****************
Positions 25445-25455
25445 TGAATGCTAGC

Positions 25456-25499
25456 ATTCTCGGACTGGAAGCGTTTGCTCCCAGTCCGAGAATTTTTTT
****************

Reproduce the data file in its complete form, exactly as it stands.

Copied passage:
Positions 25445-25455
25445 TGAATGCTAGC

Positions 25456-25499
25456 ATTCTCGGACTGGAAGCGTTTGCTCCCAGTCCGAGAATTTTTTT